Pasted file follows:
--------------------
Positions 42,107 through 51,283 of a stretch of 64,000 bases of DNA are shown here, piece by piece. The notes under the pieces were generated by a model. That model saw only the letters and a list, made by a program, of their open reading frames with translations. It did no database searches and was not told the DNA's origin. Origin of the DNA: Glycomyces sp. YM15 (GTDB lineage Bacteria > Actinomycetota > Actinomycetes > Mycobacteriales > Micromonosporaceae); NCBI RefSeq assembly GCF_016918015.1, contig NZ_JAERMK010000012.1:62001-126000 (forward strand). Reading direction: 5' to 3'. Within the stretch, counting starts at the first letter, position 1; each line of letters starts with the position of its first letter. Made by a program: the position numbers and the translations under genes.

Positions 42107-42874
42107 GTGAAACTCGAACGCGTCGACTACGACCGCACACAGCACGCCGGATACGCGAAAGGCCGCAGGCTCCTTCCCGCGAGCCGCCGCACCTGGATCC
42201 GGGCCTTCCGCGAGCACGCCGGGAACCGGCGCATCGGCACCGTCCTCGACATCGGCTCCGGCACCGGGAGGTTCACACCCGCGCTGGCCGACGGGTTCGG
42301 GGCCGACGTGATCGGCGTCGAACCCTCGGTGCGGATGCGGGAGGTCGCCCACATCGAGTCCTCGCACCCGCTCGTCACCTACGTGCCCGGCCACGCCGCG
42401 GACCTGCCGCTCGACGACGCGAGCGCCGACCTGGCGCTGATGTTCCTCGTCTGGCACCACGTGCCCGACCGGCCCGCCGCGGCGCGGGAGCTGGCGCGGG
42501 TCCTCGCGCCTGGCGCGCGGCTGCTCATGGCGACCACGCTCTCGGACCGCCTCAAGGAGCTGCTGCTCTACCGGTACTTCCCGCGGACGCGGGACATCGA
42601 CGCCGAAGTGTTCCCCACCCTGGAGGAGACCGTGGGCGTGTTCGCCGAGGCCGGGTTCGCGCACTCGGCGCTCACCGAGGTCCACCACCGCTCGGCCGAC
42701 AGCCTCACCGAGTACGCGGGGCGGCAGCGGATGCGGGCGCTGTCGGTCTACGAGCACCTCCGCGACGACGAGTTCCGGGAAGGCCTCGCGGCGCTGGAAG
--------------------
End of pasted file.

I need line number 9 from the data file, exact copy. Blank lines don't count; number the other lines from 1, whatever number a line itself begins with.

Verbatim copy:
42701 AGCCTCACCGAGTACGCGGGGCGGCAGCGGATGCGGGCGCTGTCGGTCTACGAGCACCTCCGCGACGACGAGTTCCGGGAAGGCCTCGCGGCGCTGGAAG